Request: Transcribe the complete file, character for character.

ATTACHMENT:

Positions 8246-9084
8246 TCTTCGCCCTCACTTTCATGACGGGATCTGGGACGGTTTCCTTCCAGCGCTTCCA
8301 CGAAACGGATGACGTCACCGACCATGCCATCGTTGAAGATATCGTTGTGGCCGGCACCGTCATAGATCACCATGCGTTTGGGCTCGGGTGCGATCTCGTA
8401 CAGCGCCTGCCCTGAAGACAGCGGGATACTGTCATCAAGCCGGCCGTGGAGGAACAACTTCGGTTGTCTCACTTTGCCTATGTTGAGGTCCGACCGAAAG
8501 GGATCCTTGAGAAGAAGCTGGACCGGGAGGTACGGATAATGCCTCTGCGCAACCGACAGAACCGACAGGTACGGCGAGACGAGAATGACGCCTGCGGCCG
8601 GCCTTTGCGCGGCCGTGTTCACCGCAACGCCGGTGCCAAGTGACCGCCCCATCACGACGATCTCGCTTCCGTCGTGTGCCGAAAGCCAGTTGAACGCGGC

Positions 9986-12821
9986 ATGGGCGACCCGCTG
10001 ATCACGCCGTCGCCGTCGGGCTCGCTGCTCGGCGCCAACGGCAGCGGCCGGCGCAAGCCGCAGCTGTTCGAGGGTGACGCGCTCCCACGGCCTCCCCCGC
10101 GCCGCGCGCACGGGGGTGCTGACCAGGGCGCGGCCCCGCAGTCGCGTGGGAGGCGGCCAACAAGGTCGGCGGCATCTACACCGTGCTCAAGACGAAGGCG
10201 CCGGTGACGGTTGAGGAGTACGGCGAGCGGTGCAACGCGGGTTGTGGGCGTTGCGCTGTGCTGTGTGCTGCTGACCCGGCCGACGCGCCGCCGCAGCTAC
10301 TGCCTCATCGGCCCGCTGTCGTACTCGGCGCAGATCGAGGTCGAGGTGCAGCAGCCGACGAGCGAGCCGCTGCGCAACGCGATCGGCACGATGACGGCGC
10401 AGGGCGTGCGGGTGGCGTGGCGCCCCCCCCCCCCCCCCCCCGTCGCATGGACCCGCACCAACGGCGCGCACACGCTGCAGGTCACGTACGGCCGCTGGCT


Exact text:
Positions 8246-9084
8246 TCTTCGCCCTCACTTTCATGACGGGATCTGGGACGGTTTCCTTCCAGCGCTTCCA
8301 CGAAACGGATGACGTCACCGACCATGCCATCGTTGAAGATATCGTTGTGGCCGGCACCGTCATAGATCACCATGCGTTTGGGCTCGGGTGCGATCTCGTA
8401 CAGCGCCTGCCCTGAAGACAGCGGGATACTGTCATCAAGCCGGCCGTGGAGGAACAACTTCGGTTGTCTCACTTTGCCTATGTTGAGGTCCGACCGAAAG
8501 GGATCCTTGAGAAGAAGCTGGACCGGGAGGTACGGATAATGCCTCTGCGCAACCGACAGAACCGACAGGTACGGCGAGACGAGAATGACGCCTGCGGCCG
8601 GCCTTTGCGCGGCCGTGTTCACCGCAACGCCGGTGCCAAGTGACCGCCCCATCACGACGATCTCGCTTCCGTCGTGTGCCGAAAGCCAGTTGAACGCGGC

Positions 9986-12821
9986 ATGGGCGACCCGCTG
10001 ATCACGCCGTCGCCGTCGGGCTCGCTGCTCGGCGCCAACGGCAGCGGCCGGCGCAAGCCGCAGCTGTTCGAGGGTGACGCGCTCCCACGGCCTCCCCCGC
10101 GCCGCGCGCACGGGGGTGCTGACCAGGGCGCGGCCCCGCAGTCGCGTGGGAGGCGGCCAACAAGGTCGGCGGCATCTACACCGTGCTCAAGACGAAGGCG
10201 CCGGTGACGGTTGAGGAGTACGGCGAGCGGTGCAACGCGGGTTGTGGGCGTTGCGCTGTGCTGTGTGCTGCTGACCCGGCCGACGCGCCGCCGCAGCTAC
10301 TGCCTCATCGGCCCGCTGTCGTACTCGGCGCAGATCGAGGTCGAGGTGCAGCAGCCGACGAGCGAGCCGCTGCGCAACGCGATCGGCACGATGACGGCGC
10401 AGGGCGTGCGGGTGGCGTGGCGCCCCCCCCCCCCCCCCCCCGTCGCATGGACCCGCACCAACGGCGCGCACACGCTGCAGGTCACGTACGGCCGCTGGCT